Dyslexic boy loses court fight for aid

DYSLEXICS' GROUPS called on the Government to live up to its rhetoric on education yesterday after a highly gifted teenager was refused financial backing to go to university.

Alexander Faludy, 15, with an IQ off the normal scale, would have been the youngest Cambridge University undergraduate since William Pitt the Younger, despite suffering severe dyslexia; he can write only two illegible words a minute and also suffers from dyspraxia, "clumsy child syndrome".

His family believed the local council should provide funds for his degree course.

But a High Court judge ruled yesterday that Portsmouth City Council was correct in deciding that it had no duty to assess Alexander for special education needs or to provide extra financial support for his degree in theology and history of art.

Alexander and his family, of Servant Road, Portsmouth, now fear that his university place could be threatened if they fail to win financial backing from other sources.

Alexander, the son of two teachers, had told the judge at a hearing that he planned to go to Peterhouse in October, but he needed special equipment to read books and write his essays.

But Portsmouth City Council has refused him any extra money as he was not at a local authority school. His parents sent him to Milton Abbey, a fee-paying boys' boarding school in Dorset, three years ago, because he was being bullied at his state school.

After the ruling the family's solicitor, Samantha Chambers, said the family was disappointed. "Now that the local education authority will not be financially supporting Alex in his placement he must try to secure funding for his course at Cambridge from other sources.

"It would be very sad if, after overcoming his very significant learning difficulties, his place at Cambridge could be threatened by lack of finances."

She said the family would now need to raise between pounds 5,000 and pounds 10,000 a year for Alexander's three-year course to pay for tuition, equipment and someone to help him.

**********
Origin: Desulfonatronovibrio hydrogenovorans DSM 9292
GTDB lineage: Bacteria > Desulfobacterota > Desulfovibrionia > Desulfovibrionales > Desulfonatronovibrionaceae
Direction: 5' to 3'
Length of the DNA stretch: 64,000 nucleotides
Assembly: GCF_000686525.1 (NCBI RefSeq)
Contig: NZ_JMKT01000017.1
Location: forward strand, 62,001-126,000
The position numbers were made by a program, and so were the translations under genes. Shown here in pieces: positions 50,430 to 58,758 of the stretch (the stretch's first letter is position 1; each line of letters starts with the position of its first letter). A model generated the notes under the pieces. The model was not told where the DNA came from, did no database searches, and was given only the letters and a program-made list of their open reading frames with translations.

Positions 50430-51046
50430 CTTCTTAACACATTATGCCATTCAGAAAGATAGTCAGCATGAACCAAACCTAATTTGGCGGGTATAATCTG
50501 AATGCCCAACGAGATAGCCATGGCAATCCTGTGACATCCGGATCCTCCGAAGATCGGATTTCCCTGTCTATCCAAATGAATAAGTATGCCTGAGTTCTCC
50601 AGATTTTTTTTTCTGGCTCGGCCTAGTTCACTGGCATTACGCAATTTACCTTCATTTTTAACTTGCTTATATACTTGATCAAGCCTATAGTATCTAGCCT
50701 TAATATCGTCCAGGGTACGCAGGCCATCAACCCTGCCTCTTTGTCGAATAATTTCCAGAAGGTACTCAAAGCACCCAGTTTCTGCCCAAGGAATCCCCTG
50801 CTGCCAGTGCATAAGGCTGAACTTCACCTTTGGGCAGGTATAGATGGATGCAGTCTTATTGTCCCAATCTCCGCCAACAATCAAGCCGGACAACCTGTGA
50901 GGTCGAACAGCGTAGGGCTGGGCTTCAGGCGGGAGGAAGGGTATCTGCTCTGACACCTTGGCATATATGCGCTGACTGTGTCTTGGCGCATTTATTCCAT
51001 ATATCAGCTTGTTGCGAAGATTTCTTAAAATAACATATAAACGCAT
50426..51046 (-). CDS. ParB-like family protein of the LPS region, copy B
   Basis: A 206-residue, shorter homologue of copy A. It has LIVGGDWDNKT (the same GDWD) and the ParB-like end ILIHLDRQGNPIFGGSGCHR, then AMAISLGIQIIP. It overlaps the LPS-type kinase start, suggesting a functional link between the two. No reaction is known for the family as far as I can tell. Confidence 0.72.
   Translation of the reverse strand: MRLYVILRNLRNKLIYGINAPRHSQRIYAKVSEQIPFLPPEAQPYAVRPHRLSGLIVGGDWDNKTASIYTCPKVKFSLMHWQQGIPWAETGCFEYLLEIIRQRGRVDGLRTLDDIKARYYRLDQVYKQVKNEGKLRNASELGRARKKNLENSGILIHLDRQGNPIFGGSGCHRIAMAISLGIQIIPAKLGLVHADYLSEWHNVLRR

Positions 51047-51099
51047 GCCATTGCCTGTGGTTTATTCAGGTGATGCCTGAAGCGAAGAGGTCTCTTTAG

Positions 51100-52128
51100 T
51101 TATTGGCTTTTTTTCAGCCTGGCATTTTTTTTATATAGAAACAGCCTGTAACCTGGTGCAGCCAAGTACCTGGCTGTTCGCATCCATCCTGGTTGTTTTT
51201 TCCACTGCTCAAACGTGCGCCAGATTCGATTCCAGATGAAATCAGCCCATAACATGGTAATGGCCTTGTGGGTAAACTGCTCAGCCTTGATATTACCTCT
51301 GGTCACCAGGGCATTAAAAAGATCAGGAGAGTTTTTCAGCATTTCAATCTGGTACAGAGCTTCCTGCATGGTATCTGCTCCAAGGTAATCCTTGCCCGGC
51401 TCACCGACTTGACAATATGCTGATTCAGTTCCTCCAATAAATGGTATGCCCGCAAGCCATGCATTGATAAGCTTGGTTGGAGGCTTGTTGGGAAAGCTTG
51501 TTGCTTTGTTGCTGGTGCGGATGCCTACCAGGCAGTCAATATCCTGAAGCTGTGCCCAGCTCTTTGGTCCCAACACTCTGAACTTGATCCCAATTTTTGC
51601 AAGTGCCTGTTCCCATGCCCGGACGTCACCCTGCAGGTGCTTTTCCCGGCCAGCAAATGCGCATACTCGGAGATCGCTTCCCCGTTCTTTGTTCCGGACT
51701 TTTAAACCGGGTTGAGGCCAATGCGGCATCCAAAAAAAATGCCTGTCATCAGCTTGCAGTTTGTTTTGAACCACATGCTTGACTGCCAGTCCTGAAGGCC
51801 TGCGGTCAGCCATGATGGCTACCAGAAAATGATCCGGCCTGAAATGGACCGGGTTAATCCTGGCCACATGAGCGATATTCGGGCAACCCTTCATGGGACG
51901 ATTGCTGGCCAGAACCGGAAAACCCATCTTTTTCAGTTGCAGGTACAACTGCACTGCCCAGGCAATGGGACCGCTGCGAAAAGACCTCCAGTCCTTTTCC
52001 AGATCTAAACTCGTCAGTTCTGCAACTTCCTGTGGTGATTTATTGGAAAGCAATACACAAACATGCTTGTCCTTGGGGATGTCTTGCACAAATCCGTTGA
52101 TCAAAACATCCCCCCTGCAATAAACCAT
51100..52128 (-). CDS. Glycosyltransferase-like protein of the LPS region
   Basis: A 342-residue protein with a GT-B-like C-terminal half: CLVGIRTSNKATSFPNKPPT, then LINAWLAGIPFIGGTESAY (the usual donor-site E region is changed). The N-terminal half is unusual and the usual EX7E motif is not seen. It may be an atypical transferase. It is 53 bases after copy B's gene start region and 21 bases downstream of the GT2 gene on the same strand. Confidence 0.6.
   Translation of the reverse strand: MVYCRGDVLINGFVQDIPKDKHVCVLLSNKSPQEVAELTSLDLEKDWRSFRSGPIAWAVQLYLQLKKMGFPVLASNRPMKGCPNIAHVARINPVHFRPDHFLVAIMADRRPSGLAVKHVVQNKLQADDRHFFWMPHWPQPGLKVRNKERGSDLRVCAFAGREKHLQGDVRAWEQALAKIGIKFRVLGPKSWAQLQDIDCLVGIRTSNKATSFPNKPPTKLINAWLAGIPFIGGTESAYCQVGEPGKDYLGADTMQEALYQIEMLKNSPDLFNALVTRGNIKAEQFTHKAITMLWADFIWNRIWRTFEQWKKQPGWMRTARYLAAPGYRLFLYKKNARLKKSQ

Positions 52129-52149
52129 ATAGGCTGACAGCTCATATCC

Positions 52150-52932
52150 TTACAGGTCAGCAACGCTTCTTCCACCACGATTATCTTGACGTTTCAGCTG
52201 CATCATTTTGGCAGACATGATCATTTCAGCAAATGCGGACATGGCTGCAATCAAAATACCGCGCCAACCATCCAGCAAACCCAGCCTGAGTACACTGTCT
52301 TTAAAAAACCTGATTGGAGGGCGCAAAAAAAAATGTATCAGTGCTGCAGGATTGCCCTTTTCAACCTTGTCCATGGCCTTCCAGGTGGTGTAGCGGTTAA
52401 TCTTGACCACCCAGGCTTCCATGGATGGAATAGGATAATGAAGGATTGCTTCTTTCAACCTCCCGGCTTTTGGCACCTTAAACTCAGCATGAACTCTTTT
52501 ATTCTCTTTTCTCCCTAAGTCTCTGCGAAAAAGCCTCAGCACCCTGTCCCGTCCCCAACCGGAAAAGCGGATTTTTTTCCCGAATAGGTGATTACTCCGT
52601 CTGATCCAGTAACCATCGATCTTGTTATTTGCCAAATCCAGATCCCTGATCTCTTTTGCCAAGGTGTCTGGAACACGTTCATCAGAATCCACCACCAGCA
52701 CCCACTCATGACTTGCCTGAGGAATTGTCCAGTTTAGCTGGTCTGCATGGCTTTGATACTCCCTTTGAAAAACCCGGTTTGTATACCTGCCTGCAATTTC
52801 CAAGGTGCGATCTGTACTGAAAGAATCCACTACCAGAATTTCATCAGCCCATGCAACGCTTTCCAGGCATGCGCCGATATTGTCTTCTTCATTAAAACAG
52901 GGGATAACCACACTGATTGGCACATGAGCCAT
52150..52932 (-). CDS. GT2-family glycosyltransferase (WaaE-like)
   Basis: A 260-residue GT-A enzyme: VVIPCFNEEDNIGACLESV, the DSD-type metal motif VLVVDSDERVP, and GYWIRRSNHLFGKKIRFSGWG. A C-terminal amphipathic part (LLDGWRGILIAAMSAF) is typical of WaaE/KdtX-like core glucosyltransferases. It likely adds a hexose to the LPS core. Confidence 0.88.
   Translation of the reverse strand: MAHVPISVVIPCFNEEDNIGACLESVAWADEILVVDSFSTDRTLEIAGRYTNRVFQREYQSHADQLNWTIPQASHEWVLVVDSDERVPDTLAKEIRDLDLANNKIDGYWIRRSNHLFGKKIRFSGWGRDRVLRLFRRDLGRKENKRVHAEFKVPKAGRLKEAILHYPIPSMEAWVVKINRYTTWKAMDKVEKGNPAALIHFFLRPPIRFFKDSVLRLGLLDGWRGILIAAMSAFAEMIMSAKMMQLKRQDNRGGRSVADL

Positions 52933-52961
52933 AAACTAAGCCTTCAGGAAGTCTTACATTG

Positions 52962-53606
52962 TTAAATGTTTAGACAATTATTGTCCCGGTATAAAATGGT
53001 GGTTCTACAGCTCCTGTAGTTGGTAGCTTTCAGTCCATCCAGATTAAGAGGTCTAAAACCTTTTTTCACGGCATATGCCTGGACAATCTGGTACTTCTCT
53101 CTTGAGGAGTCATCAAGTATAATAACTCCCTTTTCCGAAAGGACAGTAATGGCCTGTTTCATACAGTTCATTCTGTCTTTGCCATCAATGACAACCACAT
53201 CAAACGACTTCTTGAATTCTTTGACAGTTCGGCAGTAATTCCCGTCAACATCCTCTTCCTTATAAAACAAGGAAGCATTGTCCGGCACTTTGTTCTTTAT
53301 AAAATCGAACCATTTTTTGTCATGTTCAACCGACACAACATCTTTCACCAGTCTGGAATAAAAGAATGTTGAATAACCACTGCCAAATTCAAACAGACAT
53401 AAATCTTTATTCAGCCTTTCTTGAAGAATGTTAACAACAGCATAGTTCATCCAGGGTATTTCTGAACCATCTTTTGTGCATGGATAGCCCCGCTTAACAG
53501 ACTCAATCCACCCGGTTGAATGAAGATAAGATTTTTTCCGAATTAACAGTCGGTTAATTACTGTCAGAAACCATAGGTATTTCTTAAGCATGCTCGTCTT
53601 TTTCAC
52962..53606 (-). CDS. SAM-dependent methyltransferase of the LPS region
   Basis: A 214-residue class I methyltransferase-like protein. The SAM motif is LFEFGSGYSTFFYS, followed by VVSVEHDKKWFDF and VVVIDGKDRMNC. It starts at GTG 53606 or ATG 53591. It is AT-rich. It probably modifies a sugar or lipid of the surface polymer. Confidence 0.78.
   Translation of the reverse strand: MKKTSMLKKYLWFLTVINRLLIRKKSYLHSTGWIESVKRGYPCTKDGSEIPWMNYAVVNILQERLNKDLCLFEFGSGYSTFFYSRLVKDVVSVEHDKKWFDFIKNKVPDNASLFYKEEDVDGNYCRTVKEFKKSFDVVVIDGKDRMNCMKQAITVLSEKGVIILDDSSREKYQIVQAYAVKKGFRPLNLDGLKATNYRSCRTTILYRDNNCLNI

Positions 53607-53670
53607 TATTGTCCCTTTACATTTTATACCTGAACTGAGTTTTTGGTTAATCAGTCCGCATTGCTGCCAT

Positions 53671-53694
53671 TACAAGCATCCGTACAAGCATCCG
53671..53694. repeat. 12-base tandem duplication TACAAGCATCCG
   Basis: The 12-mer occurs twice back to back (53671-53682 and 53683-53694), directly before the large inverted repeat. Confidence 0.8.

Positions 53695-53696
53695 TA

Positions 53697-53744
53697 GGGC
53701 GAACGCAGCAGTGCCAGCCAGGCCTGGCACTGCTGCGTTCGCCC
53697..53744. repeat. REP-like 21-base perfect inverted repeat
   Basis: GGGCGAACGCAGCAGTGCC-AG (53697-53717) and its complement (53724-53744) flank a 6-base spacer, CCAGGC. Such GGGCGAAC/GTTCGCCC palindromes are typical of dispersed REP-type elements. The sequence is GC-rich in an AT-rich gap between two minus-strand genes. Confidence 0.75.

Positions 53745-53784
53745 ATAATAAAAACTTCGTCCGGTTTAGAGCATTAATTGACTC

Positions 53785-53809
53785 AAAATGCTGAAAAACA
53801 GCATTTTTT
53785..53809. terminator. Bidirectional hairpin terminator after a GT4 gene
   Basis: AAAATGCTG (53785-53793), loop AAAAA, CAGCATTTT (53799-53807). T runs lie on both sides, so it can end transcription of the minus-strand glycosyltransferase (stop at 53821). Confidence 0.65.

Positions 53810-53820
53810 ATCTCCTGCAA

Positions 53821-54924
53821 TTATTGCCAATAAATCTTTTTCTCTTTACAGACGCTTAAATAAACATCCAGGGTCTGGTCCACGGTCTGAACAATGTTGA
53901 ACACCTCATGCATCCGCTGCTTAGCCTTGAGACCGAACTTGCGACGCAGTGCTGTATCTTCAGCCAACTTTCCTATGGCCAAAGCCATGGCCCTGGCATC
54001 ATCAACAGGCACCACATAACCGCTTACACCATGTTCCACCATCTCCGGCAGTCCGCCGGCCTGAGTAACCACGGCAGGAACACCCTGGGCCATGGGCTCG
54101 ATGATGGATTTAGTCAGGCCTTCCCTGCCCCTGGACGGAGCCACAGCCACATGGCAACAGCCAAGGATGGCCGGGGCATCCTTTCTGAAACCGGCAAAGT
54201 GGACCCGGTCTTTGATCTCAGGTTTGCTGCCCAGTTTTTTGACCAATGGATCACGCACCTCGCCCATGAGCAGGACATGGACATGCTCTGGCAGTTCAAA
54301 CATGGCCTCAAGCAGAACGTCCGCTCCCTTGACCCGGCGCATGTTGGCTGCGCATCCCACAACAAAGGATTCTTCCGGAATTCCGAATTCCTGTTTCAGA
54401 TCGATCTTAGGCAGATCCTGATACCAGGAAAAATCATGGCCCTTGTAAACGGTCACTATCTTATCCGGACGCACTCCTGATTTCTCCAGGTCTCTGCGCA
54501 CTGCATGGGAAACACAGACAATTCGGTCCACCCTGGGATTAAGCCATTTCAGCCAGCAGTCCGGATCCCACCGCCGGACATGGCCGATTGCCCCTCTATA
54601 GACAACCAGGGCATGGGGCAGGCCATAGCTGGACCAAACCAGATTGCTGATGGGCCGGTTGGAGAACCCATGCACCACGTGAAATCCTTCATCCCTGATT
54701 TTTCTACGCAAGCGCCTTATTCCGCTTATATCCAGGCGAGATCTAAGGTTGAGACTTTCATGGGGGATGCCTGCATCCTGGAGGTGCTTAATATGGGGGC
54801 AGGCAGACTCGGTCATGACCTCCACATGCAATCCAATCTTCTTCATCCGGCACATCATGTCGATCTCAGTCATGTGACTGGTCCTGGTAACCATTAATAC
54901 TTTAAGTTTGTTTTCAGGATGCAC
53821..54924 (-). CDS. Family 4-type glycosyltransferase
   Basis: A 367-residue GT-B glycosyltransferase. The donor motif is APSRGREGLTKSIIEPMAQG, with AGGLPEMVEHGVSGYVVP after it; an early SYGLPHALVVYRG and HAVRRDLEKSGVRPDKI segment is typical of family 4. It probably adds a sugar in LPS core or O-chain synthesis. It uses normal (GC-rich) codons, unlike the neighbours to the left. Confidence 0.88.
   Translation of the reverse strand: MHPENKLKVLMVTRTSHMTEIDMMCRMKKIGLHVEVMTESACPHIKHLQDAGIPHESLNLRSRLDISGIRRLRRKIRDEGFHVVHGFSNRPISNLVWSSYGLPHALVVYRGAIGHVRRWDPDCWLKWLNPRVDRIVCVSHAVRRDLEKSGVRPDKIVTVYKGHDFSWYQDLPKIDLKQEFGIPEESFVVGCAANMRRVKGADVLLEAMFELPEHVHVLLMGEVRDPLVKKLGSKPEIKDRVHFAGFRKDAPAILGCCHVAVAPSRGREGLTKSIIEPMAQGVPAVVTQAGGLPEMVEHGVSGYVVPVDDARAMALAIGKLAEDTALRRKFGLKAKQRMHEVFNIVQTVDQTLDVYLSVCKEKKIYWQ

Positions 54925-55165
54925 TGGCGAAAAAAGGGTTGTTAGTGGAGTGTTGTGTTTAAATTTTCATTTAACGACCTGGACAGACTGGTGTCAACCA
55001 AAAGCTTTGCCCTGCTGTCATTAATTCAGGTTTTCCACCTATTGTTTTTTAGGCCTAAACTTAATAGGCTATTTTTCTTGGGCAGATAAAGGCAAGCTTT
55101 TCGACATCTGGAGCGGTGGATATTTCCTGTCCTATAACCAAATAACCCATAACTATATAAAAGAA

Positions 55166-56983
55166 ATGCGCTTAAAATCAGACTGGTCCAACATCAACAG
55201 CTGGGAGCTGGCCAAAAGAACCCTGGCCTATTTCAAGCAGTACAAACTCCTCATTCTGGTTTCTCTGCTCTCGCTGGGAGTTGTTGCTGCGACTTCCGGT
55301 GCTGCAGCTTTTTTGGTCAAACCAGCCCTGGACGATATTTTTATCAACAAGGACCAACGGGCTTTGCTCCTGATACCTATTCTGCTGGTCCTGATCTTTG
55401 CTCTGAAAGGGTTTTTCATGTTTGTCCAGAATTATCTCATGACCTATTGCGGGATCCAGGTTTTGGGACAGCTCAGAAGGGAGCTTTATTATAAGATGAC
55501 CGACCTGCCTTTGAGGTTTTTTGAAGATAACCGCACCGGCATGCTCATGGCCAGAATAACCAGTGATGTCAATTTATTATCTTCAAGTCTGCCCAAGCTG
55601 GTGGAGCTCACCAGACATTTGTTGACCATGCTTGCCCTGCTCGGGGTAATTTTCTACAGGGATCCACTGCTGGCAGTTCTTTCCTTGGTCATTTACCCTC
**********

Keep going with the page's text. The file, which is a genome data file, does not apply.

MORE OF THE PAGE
The British Dyslexic Association said there was still a moral case for support to be made available to Alexander Faludy, and others like him. It called on the Government to back its rhetoric by setting educational targets for children with special needs.

The association's chief executive, Joanne Rule, said: "There is a simple moral case for Alexander Faludy to be given the support he needs to reach his full potential.

"Alexander is exceptional, a truly gifted child. But there are many other dyslexic children whose ordinary school careers are equally unhappy, stuck in lower-stream groups regardless of their ability and afraid of being bullied.

"The Government must signal its determination that schools have higher expectations of pupils with special educational needs by setting targets for their performance."

PROMOTED VIDEO
Have you tried new the Independent Digital Edition apps?
News
ebooksNow available in paperback
Latest stories from i100
Have you tried new the Independent Digital Edition apps?
Independent Dating
and  

By clicking 'Search' you
are agreeing to our
Terms of Use.

iJobs Job Widget
iJobs General

Opilio Recruitment: Full Stack Software Developer

£35k - 45k per year + Benefits: Opilio Recruitment: We are currently recruit...

Opilio Recruitment: Senior Developer

£50k - 60k per year + Benefits: Opilio Recruitment: We have an exciting Seni...

Opilio Recruitment: Senior Front End Developer

£50k - 70k per year + Benefits: Opilio Recruitment: We have an exciting Seni...

Opilio Recruitment: Senior Digital Designer

£50k - 55k per year + Benefits: Opilio Recruitment: An exciting opportunity ...

Day In a Page